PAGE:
Could You Afford to Buy Your Own House Right Now?

Let’s walk through a quick thought exercise:

How many homeowners could afford the monthly payment on their house at current levels of mortgage rates and home prices?

Take the current value of your home, subtract 20% for a down payment and slap a 7% mortgage rate on it. Could you afford it?

I did this for my house. The monthly payment would be nearly three times what we’re currently paying!

To be fair, our 3% mortgage rate isn’t the only reason the monthly payment is that much lower. We lived in another house for 10 years and built up equity that was rolled into our current house.

But my theory is a large percentage of current homeowners would have a difficult time affording the payment on their own house if they were forced to buy it at prevailing market rates.

The equity piece is why this exercise is purely theoretical. Americans have an obscene amount of equity in their homes right now:

We’ve gone from $16 trillion in home equity at the end of 2017 to more than $32 trillion today. Home equity has doubled in a little less than six years.

Housing price gains are a big reason for the increase but low rates have helped a lot too.

When mortgage rates are 7-8%, so much more of your payment goes towards paying interest expenses.

Here’s a look at the monthly payment breakdown by principal and interest expense for a $450k house, assuming 20% down at various 30 year mortgage rates:

At lower mortgage rates, more of your payment goes towards principal at the outset of the loan. Plus homebuyers can buy bigger and better homes at lower rates because your payment goes further.

Now look at this same example on a relative basis:

Over 90% of your first payment goes towards interest expense on an 8% mortgage. By contrast, it’s less than 60% on a 3% mortgage rate.

Over the course of the first five years of the mortgage using these assumptions:

  • at a 3% rate, 44% would go to principal paydown while 56% of payments would cover interest expense.
  • at an 8% rate, just 11% would go to principal paydown while 89% of payments would cover interest expense.

I’m typically not a fan of buying a starter home in hopes of trading up in a few years because the costs of buying and selling are excessively high. A starter home trade-in is an even worse idea when mortgage rates are higher because you’re barely building any equity unless housing prices rise even further.

If you were to stay in an 8% mortgage rate for the life of the loan, you’d be paying more than $590k in interest costs. With a 3% loan, interest expense over the life of a 30 year mortgage is $186k.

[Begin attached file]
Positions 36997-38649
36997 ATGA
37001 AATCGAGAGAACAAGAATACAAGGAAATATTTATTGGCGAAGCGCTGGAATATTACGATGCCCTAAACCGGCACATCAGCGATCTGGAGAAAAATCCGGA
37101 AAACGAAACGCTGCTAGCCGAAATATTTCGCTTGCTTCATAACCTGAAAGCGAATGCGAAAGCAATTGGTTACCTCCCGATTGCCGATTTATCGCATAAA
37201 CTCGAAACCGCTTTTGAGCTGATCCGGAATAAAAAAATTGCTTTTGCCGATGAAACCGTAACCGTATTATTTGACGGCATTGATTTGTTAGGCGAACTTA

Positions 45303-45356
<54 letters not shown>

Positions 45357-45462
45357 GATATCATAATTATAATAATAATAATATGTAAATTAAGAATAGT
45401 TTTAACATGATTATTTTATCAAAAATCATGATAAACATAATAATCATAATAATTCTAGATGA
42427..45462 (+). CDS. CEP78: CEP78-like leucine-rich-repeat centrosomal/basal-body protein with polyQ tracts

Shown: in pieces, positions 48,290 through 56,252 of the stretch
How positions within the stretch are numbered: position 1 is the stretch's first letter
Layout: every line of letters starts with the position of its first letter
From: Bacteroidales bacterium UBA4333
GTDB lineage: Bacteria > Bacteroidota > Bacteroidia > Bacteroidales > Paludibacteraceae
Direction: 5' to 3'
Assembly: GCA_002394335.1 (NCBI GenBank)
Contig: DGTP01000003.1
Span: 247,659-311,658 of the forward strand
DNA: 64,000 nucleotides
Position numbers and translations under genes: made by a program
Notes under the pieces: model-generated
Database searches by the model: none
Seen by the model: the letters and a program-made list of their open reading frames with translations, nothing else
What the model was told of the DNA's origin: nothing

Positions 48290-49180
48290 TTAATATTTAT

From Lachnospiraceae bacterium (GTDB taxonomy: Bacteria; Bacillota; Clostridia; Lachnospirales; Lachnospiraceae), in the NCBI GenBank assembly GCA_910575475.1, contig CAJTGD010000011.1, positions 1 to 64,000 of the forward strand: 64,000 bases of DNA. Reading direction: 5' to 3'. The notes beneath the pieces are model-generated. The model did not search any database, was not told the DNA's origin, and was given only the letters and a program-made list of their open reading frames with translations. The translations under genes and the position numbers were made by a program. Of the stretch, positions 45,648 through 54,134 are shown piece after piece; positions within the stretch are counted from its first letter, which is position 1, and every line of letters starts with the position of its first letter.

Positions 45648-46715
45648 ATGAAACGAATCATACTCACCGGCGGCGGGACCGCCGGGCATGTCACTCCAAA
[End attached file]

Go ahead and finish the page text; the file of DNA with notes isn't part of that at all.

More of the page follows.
Obviously, the hope for homebuyers in the current rate environment is they’ll eventually be able to refinance at lower rates. That should help.

But the numbers are eye-opening from the perspective of a first-time homebuyer.

Some would say this is a return to normalcy in the mortgage rate market.

The average 30 year mortgage rate since the 1970s is close to 8%:

The late-1970s/early-1980s time frame was an outlier but even if you look at the average since 2000 it’s been more like 5%. So the sub-3% pandemic rates were a historical outlier as well.

There are always going to be winners in losers in the capitalist system under which we operate.

But those winners and losers are rarely decided in a such a short window in something as big and important as the housing market.

There are plenty of homeowners who have benefitted from the pandemic housing boom.

The homeownership rate hasn’t been impacted by today’s unhealthy affordability levels just yet but I’m guessing we’ll see this tick down in the years ahead.

The bad news for buyers is housing prices and mortgage rates are up.

The good news is we’ve experienced something similar in this country before. Housing prices skyrocketed in the 1970s and 1980s following the huge uptick in inflation. Mortgage rates went to double-digit levels.

It was painful to buy. But many people still did because of career or family or an investment or all of the other reasons people buy a house.

They slowly but surely built equity. They refinanced. They renovated. The moved.

It might not feel like it right now but that will happen again this time as well. Housing activity will thaw out and people will begin moving again.

Just count yourself lucky if you owned a home before prices went skyward and mortgage rates were historically low.

Most homeowners likely couldn’t afford to buy their own house right now if they were forced to pay current prices and borrowing rates.

Further Reading:
Why Are Mortgage Rates So High?

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